By Charlotte Seet
British Airways Hints at Return of A380s With Extended Maintenance Contract
almost all commercial aircraft variants, regardless of manufacturer, have felt some type of impact from the Covid-19 pandemic, but the Airbus A380 has certainly been dealt the worst of it when the greater majority of the global fleet was grounded.
Worse still, international carriers such as Air France and Lufthansa had made the decision that their superjumbo aircraft would not be returning into service at what is now seen as the beginning of the pandemic, with the former having retired its entire fleet.
Holding the title as the world’s largest and most expensive passenger aircraft, the A380 also tragically holds the title as the passenger aircraft with the world’s shortest production, with less than two decades and slightly over 250 orders under its belt. Previously met with praise as the superjumbo of the decade, the A380 was later criticized for its inefficiency during the aviation industry’s worst-hit moments from the pandemic as the two full decks were uneconomical for airlines to operate with lessening passenger demand. Airbus’s unwillingness to redevelop the A380 with a neo variant, as it has done with the A320 and A330 family, ultimately resulted in fewer aircraft purchases from its biggest customer, Emirates, which is probably now relieved it didn’t have a huge order on its books.
Despite all the sudden shortcomings, the Airbus superjumbo may still see light on the horizon, especially as the resumption of air travel in certain markets picks up a steady pace once again.
From about as early as February this year, a handful of A380s from various carriers – such as Singapore Airlines – have been rescued from Australia’s Alice Springs “boneyard” for maintenance programs or scheduled retrofitting.
Australian flag carrier Qantas has hinted that the aircraft could return back to operating within its fleet by next year as demand slowly pulls back up, Emirates has already re-instated a dozen or so super-jumbos on its worldwide network.
Another carrier to rescue its superjumbo would be British Airways, and this rescue seems to be speeding up periodically as the carrier is dropping big hints at the possible resurrection of the aircraft. Unlike its fellow European carriers, BA has always insisted it would keep the A380 within its fleet, after removing around 30 Boeing 747’s from its operations due to cost-cutting, the A380 is the British flag carrier’s biggest aircraft.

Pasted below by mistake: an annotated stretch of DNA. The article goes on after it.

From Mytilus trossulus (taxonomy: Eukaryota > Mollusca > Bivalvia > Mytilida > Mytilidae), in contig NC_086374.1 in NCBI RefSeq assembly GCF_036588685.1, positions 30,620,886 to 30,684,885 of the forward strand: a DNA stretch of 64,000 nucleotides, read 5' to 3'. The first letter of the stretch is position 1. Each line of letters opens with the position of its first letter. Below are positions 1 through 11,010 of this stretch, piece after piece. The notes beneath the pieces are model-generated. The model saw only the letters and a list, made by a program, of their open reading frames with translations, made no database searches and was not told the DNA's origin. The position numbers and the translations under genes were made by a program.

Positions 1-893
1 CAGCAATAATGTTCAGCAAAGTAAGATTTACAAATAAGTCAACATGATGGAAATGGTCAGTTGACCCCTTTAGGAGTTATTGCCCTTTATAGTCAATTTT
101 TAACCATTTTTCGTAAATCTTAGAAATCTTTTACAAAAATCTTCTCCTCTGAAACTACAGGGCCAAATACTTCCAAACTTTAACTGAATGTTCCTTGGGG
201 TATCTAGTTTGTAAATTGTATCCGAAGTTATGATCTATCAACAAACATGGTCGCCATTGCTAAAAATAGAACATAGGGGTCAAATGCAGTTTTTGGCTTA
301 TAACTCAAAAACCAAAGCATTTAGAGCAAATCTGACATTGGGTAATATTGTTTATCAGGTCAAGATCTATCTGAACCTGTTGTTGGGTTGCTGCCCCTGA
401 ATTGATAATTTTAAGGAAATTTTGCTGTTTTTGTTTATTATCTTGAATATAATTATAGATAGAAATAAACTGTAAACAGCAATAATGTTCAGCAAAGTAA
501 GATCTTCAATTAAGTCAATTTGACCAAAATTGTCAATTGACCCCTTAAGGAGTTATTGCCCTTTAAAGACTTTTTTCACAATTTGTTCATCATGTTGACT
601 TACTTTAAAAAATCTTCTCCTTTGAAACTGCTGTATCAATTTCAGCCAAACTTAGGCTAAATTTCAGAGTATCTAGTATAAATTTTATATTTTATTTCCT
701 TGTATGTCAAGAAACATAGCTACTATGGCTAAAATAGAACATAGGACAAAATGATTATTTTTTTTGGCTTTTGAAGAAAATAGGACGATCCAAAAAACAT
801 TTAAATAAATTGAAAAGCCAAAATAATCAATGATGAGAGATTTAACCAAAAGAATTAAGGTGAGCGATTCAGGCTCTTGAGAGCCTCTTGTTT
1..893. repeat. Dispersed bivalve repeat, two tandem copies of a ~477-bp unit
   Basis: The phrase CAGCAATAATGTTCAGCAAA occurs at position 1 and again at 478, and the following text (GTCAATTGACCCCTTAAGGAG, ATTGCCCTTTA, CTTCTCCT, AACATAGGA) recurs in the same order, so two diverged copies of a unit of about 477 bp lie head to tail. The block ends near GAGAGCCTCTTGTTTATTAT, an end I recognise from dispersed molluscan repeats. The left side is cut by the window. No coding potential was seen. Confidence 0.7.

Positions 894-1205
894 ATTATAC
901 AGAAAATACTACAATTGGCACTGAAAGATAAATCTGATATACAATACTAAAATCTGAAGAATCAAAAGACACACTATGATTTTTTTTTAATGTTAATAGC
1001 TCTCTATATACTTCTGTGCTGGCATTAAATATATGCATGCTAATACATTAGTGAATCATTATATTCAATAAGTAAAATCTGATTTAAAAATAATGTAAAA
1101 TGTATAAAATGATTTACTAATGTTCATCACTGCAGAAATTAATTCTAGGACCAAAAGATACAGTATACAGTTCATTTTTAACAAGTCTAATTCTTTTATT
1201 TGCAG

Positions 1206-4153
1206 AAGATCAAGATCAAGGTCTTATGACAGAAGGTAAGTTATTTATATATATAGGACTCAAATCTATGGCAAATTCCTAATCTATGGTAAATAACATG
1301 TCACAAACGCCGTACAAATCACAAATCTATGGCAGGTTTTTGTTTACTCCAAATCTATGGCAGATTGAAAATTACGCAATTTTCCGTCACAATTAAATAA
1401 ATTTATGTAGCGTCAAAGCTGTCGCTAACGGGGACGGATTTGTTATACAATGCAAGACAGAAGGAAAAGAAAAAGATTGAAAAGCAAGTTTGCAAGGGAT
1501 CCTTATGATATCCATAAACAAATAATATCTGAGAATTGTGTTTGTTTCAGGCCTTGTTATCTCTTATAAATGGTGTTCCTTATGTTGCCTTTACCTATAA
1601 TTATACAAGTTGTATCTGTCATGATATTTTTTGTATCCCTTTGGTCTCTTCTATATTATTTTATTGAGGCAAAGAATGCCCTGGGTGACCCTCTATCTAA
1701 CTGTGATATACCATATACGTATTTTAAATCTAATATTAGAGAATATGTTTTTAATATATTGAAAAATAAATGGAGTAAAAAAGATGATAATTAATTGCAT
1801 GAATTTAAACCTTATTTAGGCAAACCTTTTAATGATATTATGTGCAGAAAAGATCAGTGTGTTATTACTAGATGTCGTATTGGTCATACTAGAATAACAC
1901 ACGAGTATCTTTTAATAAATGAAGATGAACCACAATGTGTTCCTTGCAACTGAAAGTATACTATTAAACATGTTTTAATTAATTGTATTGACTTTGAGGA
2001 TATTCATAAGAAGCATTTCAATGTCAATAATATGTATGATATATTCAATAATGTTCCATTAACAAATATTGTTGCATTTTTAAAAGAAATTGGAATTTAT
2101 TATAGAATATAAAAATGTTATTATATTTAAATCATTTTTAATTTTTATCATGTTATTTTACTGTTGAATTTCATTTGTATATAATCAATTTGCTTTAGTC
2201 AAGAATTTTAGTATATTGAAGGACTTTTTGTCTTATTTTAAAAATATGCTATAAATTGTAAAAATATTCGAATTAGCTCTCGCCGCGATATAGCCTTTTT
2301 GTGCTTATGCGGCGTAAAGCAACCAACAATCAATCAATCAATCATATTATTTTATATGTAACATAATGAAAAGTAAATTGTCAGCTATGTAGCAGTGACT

At the time of article publication, three of British Airway’s A380s were in storage in Teruel, Spain, three in Doha, Qatar, and 6 in Madrid, Spain. A handful of these have operated flights to London for maintenance before returning to the warm weather environment suitable for aircraft storage.
And the horizons for the superjumbo just keeps getting brighter, as, on Wednesday, Aug. 4, Lufthansa Technik announced that British Airways has extended its Base Maintenance Services contract for its Airbus A380s.
The contract is extended to run from August 2022 for an additional five years, allowing for the British carrier’s AA380s to be maintained at the Lufthansa Technik Philippines facility in Manila.
In a press release, Dave Exon, Technical Director of British Airways, said, “Safety is at the heart of everything we do and we’re delighted to extend our existing A380 base maintenance contract with Lufthansa Technik as a result of the continued excellent standard of service provided by Lufthansa Technik Philippines.”
Considered as long-term partners, British Airways has been contracting Lufthansa Technik for its A380s for five years and counting, with the airline hinting that the contract extension hints that the superjumbo has “secured slots for the foreseeable future”.
The reason for the possible return of the British Airways quad-engined giant could be due to the massive and sudden surge in bookings, as the return of an aircraft of this size would have to financially make sense. Prior to the pandemic, BA stringently chose its A380 network based on existing passenger numbers, utilizing the aircraft to destinations such as Los Angeles, Washington, San Franciso, Johannesburg and Hong Kong where demand for premium seats to and fro London was high and aircraft would maintain a high passenger load factor.
Since the shut down of commercial flights in March of last year, airlines across the planet have had to get used to sudden and abrupt changes by national governments, dictating where passengers can fly from without the requirement of quarantining. For British Airways to return the A380 to scheduled operations, the United States would need to open its borders to travelers that are fully vaccinated, giving confidence to the airlines that future abrupt changes would not happen again.
Last week the British government confirmed that any vaccinated passengers arriving from the United States would not need to quarantine, within hours of the announcement of lifted restrictions, however, the British carrier saw new bookings from the U.S soar through 95%, from major cities such as Chicago, Los Angeles and New York. U.K. airlines are now waiting for the reciprocal to happen with an announcement from the Biden Administration expected within the next few weeks.
As a response, British Airways announced that it was going to be adding extra seats on these key routes, as well as an increase in flight frequencies to cater to the rising demand.
Sean Doyle, British Airways Chairman and CEO said, “We are very much looking forward to welcoming new visitors from the US and EU to the UK from next week, many of which will be reuniting with their family members for the first time in many months. This move will also help boost the British economy and the hospitality sector, which like aviation, has been crippled by the effects of the pandemic.